“Master of Arts in Happiness Studies” Announced By Centenary University In New Jersey

Centenary University in the state of New Jersey is launching what it called the world’s first “Master of Arts in Happiness Studies.” The first ever such program at the University level will “explore the implications of happiness for individuals, the workplace, and our broader society,” according to the college’s announcement. It’s set to launch virtually in the fall and will cost students $17,700.

Centenary, a private college in Hackettstown, New Jersey, with about 1,100 students, teamed up with the Happiness Studies Academy to create the happiness program. University President Bruce Murphy told the media that a variety of professionals could benefit from the program, such as human resource employees creating trainings for staff or CEOs incorporating lessons into their organizations.

Murphy said in his March 18th announcement: “This online, 30-credit graduate degree is an interdisciplinary program designed for leaders who are committed to personal, interpersonal, organizational, and societal happiness. Grounded in science and research, this new degree will study happiness and resilience to prepare graduates to make an impact in a wide range of fields.”

“We were thrilled when Centenary University President Murphy and his colleagues were willing to take the leap, so to speak, and create and an academic field out of the fields of happiness, which is sorely needed in our world,” Ben-Shahar, who co-founded the Happiness Studies Academy, is quoted to have said.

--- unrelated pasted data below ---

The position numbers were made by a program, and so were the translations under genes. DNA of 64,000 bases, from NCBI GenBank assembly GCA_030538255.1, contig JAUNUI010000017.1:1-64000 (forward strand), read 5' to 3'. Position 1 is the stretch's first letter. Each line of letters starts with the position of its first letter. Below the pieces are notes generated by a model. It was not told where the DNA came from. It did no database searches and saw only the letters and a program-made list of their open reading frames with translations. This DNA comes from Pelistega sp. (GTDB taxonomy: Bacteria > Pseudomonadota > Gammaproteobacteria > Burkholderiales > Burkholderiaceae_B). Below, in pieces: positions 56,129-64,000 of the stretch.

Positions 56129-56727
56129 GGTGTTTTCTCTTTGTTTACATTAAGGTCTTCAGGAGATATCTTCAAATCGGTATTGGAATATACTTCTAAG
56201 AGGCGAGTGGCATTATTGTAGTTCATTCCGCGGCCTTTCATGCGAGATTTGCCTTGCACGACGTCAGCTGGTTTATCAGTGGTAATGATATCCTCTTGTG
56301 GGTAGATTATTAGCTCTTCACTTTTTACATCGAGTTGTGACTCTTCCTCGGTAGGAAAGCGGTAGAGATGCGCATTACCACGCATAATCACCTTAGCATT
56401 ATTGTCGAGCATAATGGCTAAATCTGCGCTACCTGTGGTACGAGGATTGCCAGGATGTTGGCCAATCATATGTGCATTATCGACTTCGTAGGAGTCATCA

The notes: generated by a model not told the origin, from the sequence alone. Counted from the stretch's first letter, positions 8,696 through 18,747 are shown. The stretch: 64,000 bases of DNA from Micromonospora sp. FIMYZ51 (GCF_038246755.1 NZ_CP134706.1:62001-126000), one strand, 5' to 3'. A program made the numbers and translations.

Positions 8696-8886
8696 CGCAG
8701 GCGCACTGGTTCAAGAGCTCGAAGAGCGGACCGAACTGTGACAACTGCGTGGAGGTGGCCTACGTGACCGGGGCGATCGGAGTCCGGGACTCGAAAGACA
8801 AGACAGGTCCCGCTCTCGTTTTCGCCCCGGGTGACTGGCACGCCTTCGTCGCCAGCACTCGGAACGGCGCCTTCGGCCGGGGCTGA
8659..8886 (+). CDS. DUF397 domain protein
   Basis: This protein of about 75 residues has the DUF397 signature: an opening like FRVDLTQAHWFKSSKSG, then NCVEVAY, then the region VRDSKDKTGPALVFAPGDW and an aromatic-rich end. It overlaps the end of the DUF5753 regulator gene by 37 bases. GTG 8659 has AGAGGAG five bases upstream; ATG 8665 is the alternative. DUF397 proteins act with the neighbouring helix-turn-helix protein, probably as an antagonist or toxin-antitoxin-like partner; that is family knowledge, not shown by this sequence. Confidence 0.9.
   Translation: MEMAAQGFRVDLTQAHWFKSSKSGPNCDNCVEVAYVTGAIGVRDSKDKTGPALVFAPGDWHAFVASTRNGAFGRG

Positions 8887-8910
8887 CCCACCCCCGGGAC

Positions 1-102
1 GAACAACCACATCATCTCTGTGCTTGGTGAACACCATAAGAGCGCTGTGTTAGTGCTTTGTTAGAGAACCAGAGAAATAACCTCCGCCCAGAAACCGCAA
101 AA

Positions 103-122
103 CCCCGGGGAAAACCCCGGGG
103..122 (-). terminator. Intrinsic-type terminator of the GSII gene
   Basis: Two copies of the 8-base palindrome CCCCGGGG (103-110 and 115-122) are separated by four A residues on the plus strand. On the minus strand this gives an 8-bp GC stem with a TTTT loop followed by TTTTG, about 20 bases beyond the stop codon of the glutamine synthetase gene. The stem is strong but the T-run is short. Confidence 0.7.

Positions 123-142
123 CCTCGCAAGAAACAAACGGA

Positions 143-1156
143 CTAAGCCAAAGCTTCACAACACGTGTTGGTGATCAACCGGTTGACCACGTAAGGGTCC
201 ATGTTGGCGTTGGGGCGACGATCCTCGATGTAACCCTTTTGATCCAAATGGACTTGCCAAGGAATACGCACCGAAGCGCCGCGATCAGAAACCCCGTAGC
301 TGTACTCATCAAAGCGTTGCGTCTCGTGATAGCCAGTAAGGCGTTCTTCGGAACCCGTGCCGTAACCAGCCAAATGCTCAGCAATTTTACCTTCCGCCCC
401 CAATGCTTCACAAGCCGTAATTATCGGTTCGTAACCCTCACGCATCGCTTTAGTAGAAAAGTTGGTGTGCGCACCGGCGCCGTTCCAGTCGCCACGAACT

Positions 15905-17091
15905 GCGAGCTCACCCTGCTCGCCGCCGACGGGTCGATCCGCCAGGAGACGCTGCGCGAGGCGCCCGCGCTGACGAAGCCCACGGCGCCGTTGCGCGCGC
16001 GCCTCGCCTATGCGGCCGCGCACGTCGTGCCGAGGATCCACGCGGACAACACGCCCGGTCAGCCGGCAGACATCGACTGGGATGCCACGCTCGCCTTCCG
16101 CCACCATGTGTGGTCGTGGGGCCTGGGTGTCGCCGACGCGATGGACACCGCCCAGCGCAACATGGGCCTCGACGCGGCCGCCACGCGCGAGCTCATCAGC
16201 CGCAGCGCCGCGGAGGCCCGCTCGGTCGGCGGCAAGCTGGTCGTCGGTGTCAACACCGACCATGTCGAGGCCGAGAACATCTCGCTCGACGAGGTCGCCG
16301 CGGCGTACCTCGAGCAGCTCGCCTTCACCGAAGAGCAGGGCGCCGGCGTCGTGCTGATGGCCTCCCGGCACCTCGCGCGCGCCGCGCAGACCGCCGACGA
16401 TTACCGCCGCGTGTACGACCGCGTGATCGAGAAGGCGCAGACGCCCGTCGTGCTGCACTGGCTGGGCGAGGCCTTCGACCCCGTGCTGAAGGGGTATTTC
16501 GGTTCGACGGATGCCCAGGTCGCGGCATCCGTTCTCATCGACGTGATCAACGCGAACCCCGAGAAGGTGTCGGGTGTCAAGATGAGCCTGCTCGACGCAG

The academy’s mission “is to lead the happiness revolution by educating leaders who are themselves dedicated to personal, interpersonal and communal flourishing,” according to its website.

“When we’re talking about happiness, we’re talking about cultivating resilience, the ability to deal with hardships, with difficulties, and there’s plenty to go around today,” Ben-Shahar told Fox News. “Whether you’re talking pandemic, whether you’re talking war, uncertainty, whether it’s on the economic level, the emotional level.”

“We need some practical advice, evidence-based advice to help people deal with difficulties,” he continued. The degree will incorporate aspects of various disciplines ranging from psychology, philosophy and neuroscience to finance and business to literature, religion and music.

“This fully online accredited MA in Happiness Studies focuses on educating leaders who are committed to the cultivation of wellbeing in themselves and others, to the fulfillment of society’s potential for both happiness and goodness,” the program’s website states. “Regardless of your area of interest and action … the rigorous ideas and evidence-based interventions that are part of the MA in Happiness Studies will help you bring out the best in your family, colleagues, clients, students and yourself.”

“Whatever profession you identify, there is a place – a very important place for happiness studies – for the science of well-being,” Tal Ben Shahar, a happiness expert and the director of the program, told the media. “The degree in happiness studies is relevant for essentially every field of practice,” Ben-Shahar said. He said the Happiness Studies Academy receives students from a variety of professions, including lawyers, doctors, therapists, teachers, coaches and managers.”